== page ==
Hyderabad: The Makkah Masjid
The Makkah Masjid was completed in 1694 under the rule of Quli Qutb Shah of the Qutb Shahi dynasty. The mosque allegedly gets its name from bricks that were baked using the soil from the holy city of Makkah.
Continuing to follow in the footsteps of the Mughals, we turn now towards Dhaka, the city of mosques. Dhaka was a major commercial capital for the Mughal empire with GDP contributions at almost 50%! The river waterways inside the city once popularised it as the “Venice of the East”.
Dhaka: Lalbagh Qila Masjid
Lalbagh Qila Masjid is located inside the grounds of the Mughal Fort in Dhaka. Stylistically it belongs to Shaista Khani architecture; its form is typical of three-domed, rectangular mosques commonly found in Dhaka.
Dhaka: The Dargahs
Scattered around the old Mughal city of mosques, are Dargahs (shrines) dedicated to sufis ascetics influenced by the Chishti nizam (Sufi lineage/order). This mausoleum for an elder named Makhusha stands on a curved busy street of a Shi’a dominant neighborhood of Old Dhaka.
The word for “to return” in the Urdu is vaapsi. It alludes to a sense of belonging. The irony is that in my 26 years, I have now travelled and lived longer in countries outside of Pakistan. Nevertheless, Pakistan is an important chapter in this safarnama. I was fortunate to travel to Lahore in 2016 and it was the perfect way to complete my Mughal journey.
Lahore: Wazir KhanCommissioned by the chief physician of the Mughal court, Wazir Khan, the mosque was completed during the reign of the “builder Emperor”, Shah Jahan in 1642. The mosque encloses the shrine of the sufi saint, Miran Badshah.
The vault ceiling design inside the mosque is known as muqarnas. These decorative vaults help to carry the sound of the imam leading the prayer and are the most iconic examples of Persian kashkari tilework in Lahore.
Lahore: The Tomb of Noor Jahan
Her title literally means ‘The Light of the World’. Empress to Mughal emperor Jahangir, Noor Jahan even got her own husband released from rebels after he had been captured. Also, if she hadn’t arranged her niece Mumtaz Mahal’s marriage with Shah Jahan, we wouldn’t have the Taj Mahal. I was looking forward to visiting her resting place, as I had previously visited her father’s tomb in Agra, colloquially known as the “Baby Taj.”
Lahore: Tomb of Jahangir
Jahangir was Akbar’s son and he expanded and ruled over the Mughal empire as an alcoholic, opium addict and painter. Another ‘coming full circle’ moment for me, after having seen Akbar’s architectural experiments in Fatehpur Sikri.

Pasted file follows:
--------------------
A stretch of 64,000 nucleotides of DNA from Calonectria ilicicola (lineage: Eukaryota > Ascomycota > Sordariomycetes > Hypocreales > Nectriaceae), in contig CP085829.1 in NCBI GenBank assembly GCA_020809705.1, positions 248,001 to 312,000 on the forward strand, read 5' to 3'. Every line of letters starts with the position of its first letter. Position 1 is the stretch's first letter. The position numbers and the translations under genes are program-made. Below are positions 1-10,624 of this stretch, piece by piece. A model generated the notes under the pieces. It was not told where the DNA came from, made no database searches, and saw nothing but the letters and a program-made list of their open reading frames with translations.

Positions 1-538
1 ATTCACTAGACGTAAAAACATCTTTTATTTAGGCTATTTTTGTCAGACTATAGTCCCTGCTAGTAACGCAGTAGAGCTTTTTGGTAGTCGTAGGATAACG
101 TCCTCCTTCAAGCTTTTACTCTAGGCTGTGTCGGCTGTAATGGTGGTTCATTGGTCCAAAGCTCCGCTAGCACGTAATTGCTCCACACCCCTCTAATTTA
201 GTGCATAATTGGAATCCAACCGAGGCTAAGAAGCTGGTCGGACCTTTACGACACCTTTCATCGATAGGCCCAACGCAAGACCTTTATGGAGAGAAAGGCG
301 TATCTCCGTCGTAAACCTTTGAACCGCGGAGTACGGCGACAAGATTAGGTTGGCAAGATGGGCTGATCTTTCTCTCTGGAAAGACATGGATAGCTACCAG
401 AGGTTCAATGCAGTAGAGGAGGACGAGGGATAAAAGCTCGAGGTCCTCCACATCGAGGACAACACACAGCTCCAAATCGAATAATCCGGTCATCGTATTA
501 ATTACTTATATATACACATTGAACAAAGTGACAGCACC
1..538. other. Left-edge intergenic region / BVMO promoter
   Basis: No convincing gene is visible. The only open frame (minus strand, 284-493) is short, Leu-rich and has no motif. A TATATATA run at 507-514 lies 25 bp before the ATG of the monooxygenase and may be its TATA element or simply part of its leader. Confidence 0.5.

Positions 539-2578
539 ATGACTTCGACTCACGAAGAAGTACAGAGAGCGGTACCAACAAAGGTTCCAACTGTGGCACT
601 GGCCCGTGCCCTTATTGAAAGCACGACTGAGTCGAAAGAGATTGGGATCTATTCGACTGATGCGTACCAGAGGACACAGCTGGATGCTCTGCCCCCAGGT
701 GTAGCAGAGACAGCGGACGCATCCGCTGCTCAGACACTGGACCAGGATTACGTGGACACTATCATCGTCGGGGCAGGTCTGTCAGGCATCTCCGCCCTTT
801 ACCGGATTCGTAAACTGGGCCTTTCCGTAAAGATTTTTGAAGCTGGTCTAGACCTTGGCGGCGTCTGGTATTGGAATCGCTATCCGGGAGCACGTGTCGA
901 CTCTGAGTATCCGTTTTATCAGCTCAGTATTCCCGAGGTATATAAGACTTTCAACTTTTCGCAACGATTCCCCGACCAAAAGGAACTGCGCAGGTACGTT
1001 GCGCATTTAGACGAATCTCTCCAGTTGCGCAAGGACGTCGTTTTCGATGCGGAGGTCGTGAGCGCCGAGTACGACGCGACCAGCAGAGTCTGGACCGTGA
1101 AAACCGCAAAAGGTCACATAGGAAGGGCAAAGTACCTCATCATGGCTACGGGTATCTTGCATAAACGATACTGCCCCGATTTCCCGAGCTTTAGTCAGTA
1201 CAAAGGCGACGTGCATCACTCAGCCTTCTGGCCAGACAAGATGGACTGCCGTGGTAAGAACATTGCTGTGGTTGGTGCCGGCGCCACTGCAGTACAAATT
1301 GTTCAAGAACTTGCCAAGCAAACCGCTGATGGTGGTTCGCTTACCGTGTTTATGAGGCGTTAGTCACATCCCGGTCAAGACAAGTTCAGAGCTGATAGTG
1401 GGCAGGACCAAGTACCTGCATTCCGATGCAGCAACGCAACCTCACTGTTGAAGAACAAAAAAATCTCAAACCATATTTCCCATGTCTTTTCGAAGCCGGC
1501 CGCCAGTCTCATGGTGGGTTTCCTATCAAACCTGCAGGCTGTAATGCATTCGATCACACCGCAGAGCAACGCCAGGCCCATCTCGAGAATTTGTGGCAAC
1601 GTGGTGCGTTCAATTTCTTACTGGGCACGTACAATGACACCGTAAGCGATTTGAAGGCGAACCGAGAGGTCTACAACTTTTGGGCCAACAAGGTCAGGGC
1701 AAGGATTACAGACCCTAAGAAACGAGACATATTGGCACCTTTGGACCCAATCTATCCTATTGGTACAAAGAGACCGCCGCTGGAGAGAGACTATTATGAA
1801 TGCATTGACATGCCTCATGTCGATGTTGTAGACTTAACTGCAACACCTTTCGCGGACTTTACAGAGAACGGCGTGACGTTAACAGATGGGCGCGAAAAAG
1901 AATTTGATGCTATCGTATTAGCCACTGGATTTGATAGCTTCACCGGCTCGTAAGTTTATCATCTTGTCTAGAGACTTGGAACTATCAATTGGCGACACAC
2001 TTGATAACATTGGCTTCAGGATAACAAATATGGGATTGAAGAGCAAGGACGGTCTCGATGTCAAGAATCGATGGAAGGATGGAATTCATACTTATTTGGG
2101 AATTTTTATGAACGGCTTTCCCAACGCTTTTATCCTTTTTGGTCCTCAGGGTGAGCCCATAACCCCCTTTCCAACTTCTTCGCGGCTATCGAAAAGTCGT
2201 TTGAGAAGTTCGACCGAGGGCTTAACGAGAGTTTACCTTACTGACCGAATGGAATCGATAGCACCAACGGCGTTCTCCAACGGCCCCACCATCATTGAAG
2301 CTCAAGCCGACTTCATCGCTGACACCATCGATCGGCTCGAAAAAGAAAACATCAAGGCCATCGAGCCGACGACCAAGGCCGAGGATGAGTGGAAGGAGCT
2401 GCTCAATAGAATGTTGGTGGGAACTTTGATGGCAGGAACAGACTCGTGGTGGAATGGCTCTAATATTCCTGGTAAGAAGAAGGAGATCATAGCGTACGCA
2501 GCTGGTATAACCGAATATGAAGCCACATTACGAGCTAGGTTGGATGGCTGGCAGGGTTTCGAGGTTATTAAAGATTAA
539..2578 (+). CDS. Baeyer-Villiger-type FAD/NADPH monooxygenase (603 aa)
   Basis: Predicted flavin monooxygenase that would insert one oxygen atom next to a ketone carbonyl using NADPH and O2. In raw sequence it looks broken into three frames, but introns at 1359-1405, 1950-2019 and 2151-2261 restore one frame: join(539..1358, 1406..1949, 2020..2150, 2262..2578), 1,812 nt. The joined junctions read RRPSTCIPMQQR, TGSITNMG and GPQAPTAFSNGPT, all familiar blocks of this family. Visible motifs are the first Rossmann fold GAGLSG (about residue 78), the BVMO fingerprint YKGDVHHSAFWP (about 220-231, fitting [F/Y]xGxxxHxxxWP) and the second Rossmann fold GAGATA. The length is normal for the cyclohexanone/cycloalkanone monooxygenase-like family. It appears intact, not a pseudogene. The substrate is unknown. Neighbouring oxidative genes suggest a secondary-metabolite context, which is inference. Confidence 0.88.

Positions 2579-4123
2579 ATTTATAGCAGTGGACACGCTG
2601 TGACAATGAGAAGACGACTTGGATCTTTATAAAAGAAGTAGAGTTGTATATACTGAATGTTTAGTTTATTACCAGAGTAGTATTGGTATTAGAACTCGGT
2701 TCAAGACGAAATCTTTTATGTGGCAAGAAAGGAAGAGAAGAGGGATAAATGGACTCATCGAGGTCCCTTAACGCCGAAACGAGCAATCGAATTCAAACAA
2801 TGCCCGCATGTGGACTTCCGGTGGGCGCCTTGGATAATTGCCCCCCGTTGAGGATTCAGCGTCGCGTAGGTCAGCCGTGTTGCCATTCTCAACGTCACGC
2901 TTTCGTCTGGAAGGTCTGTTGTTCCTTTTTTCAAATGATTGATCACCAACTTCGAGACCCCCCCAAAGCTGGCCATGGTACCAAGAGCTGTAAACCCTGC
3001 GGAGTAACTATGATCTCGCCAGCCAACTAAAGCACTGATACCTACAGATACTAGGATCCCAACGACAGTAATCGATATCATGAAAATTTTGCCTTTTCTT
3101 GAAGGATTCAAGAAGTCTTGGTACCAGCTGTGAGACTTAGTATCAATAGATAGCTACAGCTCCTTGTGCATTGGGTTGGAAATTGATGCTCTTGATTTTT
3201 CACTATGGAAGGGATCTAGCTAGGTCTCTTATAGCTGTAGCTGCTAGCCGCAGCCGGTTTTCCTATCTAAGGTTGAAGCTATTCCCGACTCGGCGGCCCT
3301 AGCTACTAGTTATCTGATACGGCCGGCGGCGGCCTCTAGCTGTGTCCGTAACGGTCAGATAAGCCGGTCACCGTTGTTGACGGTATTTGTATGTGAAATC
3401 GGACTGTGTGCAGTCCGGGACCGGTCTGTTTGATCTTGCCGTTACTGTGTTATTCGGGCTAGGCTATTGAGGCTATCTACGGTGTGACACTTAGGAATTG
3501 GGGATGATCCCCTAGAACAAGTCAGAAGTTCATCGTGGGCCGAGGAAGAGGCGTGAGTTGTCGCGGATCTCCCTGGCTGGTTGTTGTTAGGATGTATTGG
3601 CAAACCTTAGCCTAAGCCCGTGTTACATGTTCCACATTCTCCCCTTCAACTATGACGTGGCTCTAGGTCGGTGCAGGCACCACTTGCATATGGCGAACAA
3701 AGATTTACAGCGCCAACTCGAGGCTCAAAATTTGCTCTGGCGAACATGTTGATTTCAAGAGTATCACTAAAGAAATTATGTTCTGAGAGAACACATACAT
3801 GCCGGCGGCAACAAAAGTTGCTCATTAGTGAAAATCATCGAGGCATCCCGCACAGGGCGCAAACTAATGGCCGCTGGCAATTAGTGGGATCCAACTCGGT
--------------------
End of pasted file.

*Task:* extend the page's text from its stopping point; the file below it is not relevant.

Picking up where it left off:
Lahore: Badshahi Mosque
Completed in 1673 under the rule of Mughal Emperor Aurangzeb, the mosque was the largest in the world for over 300 years! For the Delhiites, imagine twice the area of the Jama Masjid that Shah Jahan (his father) built. And yet, doubling the size of his father’s iconic mosque is not the worst way Aurangzeb tried to one-up his father. He also deposed him as king, imprisoned him, and killed his own brother.
For all their reputation as romantics, partly due, no doubt, to the magnificent monuments they built, some Mughal rulers played the role of oppressor in equal parts.
Both the interior and exterior of the Badshahi mosque are decorated with elaborate white marble, carved with a floral design common to Mughal art. The carvings of the mosque are considered to be unique and unsurpassed examples of Mughal architecture.
This picture marks the culmination of a journey that began a year earlier in Delhi. I had travelled to three countries, each relaying a chapter of the Mughal story. Though politics divide the lands they once ruled, there is a common heritage, a shared identity, that exists (resists) irrespective of borders. And yet, the Mughals no longer felt like the central theme of my safarnama. Their spectacular monuments exist as reminders of the power they once wielded (for good and bad). But there is more to heritage and identity than monuments alone; it was through the people I met along the way that I felt a common ground and a sense of solidarity- perhaps the basis for another safarnama.
After I returned to Canada people asked me, “What’s next, did you find what you’re looking for?” I couldn’t answer those questions. And so I borrow Ahmad Faraz’s words: “Kisi ko ghar se nikalte he milgayi manzil, Koi humari tarah umr bhar safar main raha.” Crudely translated, “Some quickly find a destination upon leaving their home. While some, like me, are traveling [without a destination] for a lifetime.” Definitely not planning a career as a translator.